‘Jackson’ Regales a Laborious, History-Packed Tale | Jackson Free Press | Jackson, MS

‘Jackson’ Regales a Laborious, History-Packed Tale

Cindy Marabito's novel "Jackson" focuses on dark times in Mississippi. Photo courtesy Cindy Marabito

Cindy Marabito's novel "Jackson" focuses on dark times in Mississippi. Photo courtesy Cindy Marabito

Despite the leaps of progress in our capital city, its less-than-glamorous roots come as no shock to natives or migrants. Often, a forced encounter with that bloody history is met with drastic denial and resistance, especially when experiencing this turmoil through an all-encompassing narrative. However, giving a courageous lens to curious readers can present a reflective commentary on an era overflowing with ignorance. Boasting a digestible, engrossing title, "Jackson" aims to portray the titular city at the height of one of its most disastrous moments in history.

In this novel, Austin, Texas, resident Cindy Marabito constructs a narrative in the vein of her influencers, namely Harper Lee, Margaret Mitchell and Eudora Welty. At its very core, "Jackson" is a novel about smashing prejudice and unburying genuine love for a wide variety of people, despite differences. It examines the treatment of the mentally ill, toxic masculinity and even the maturing lineage of feminism.

The story, which is set in 1970 Jackson, follows the aptly named Jody Luther, a 15-year-old white southerner who transfers into Murrah High School on the historic day that black students were finally allowed to attend. Marabito magnificently runs with this initial premise, sketching iconic black-and-white photos of armed soldiers reluctantly escorting children onto the premises. Passive racism and silent hatred ooze from Jody's classmates who are suddenly squashed into a classroom under the care of a black teacher.

Jody, herself, presents one of the biggest triumphs and tragic failures of the novel. In some ways she is a cliche white hero; she is strong-willed and not easily bent toward the whim of others, thanks to the enlightened household she grew up in with her forward-thinking mother, Grace. Still, being a high school student, Jody is woefully unaware of her safety and privilege until she is forced to research Emmett Till, the 14-year-old black boy murdered by white men in Money, Miss., with her black classmate.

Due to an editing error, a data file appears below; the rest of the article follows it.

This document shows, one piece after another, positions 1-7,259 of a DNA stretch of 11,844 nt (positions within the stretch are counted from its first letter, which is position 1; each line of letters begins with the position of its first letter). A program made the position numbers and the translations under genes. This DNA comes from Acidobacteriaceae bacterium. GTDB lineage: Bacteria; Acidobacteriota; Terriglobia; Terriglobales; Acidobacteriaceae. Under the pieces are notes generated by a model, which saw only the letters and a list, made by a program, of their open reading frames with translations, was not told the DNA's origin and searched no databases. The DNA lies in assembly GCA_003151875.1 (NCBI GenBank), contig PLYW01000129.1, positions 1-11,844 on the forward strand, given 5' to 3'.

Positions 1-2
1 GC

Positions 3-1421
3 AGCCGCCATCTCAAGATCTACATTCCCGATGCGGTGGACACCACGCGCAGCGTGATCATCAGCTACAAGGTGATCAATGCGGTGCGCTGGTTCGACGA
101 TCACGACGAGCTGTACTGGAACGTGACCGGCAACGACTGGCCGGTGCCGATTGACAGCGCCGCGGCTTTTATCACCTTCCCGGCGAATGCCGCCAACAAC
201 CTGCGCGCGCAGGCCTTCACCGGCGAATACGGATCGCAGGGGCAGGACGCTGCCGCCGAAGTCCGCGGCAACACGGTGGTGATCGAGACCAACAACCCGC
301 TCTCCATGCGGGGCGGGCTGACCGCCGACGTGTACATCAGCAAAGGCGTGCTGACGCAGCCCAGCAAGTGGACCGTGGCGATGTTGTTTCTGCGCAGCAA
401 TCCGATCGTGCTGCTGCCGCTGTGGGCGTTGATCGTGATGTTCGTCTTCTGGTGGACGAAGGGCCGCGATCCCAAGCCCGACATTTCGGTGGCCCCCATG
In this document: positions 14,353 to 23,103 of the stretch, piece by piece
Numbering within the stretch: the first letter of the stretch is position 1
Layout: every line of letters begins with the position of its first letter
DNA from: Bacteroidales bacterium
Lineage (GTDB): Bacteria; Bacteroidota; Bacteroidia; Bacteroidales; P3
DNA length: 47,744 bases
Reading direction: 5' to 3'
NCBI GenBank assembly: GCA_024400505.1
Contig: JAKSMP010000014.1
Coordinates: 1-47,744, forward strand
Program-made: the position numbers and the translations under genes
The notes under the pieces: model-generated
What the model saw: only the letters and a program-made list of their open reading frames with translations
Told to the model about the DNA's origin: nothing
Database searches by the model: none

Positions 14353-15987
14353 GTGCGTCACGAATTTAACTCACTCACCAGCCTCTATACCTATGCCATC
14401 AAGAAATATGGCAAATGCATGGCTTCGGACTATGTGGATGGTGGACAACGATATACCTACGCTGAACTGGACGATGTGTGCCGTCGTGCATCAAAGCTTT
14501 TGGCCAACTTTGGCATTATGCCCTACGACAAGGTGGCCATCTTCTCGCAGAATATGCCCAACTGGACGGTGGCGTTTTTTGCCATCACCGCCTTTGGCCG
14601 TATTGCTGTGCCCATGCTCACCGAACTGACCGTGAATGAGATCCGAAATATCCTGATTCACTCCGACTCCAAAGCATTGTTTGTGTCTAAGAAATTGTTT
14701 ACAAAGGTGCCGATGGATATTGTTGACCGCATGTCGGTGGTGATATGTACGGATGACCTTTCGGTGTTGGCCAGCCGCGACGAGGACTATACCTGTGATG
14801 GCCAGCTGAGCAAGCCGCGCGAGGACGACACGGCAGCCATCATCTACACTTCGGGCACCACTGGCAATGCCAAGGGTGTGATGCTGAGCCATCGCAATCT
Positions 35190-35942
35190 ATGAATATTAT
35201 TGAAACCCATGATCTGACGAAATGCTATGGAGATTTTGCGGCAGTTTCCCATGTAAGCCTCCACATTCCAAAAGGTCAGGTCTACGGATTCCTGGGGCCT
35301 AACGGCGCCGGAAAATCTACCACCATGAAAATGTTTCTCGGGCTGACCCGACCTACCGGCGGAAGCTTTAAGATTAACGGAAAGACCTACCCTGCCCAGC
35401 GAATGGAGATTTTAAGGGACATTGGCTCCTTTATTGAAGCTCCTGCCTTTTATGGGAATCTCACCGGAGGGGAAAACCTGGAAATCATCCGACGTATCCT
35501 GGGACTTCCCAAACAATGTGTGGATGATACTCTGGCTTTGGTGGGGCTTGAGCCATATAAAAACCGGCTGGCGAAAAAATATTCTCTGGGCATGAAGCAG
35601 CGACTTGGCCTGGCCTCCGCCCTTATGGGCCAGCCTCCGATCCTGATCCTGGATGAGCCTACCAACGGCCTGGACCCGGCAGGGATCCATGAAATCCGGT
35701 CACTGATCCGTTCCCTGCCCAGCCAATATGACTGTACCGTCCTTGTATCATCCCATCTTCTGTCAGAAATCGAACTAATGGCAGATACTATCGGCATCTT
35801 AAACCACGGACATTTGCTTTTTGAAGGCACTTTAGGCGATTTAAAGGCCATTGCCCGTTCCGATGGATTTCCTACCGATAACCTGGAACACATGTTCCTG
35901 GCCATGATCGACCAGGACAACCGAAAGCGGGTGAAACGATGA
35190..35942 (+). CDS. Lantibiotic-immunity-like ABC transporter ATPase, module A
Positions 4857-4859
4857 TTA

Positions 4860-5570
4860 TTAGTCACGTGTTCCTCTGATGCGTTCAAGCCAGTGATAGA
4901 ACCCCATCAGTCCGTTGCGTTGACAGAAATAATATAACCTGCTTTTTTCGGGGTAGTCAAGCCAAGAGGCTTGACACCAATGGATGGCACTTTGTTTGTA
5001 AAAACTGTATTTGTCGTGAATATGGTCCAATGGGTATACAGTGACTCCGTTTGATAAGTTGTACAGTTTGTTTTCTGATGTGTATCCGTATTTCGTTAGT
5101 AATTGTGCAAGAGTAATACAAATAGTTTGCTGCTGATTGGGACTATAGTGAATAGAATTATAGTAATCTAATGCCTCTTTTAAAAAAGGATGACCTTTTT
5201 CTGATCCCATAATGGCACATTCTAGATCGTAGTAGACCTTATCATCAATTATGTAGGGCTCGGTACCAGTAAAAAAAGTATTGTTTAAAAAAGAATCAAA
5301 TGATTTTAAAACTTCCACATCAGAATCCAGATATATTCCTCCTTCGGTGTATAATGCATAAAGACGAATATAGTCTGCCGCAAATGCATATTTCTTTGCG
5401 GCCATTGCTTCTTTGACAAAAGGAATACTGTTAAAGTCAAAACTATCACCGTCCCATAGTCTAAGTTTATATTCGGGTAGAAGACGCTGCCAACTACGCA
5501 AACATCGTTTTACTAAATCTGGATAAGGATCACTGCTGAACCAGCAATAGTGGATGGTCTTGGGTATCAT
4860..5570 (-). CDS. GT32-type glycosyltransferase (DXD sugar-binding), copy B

However, in several instances within the book, Jody more closely resembles a rambling object than a human being. Told entirely in first-person, Jody's inner thoughts are strangely analytical and unfeeling in the wake of unfamiliar, morally corrupt occurrences. She comes across as a character who regularly experiences disassociation, which would be understandable considering the life she had lived taking care of her mentally decaying mother.

Jody's inner dialogue ironically makes the narrative that much more impersonal, drawing the reader's attention toward her long-winded explanations and away from whatever point she may or may not be making.

As Jody mentions early in the novel, she has always been a fan of history, and the author is never afraid to flex this particular muscle through the portrayals of her characters. Marabito's fascination with the various social contracts hidden within Mississippi's climate is what makes this novel so compelling. As his name was mentioned, novelist F. Scott Fitzgerald's influence is also entangled throughout the narrative.

Big Jim's family is one worthy of the racially obsessed Tom Buchanan as he is characterized as the most immediate threat Jody faces in her everyday life. Men, in general, play a chaotic role in Jody's story. Marabito capitalizes on the sheer vile nature of the most basic instincts of white, southern men, displaying how the trait contaminates offspring and those within their vicinity.

Jody and her younger sister are, both physically and morally, shown as foils to the intolerable Big Jim and Jim Jr. Meanwhile, Jody's "insane" mother ends up being the one to teach her the value of equality, while the remaining members of her family idly encouraging racist tendencies only serves to punctuate Marabito's underlying criticism of the social treatment of the mentally ill—however sparse and disconnected that particular storyline feels from the rest of the novel.

Despite its various weaknesses, "Jackson" achieves, and surpasses, what it sets out to accomplish. While Marabito may not be the most elegant when it comes to her prose and scene construction, her surrounding cast of utterly uncomfortable characters feels unique to this familiar yet out-of-reach world. With it, Marabito has bottled the hopeless despair of a Jackson forced to integrate in 1970.

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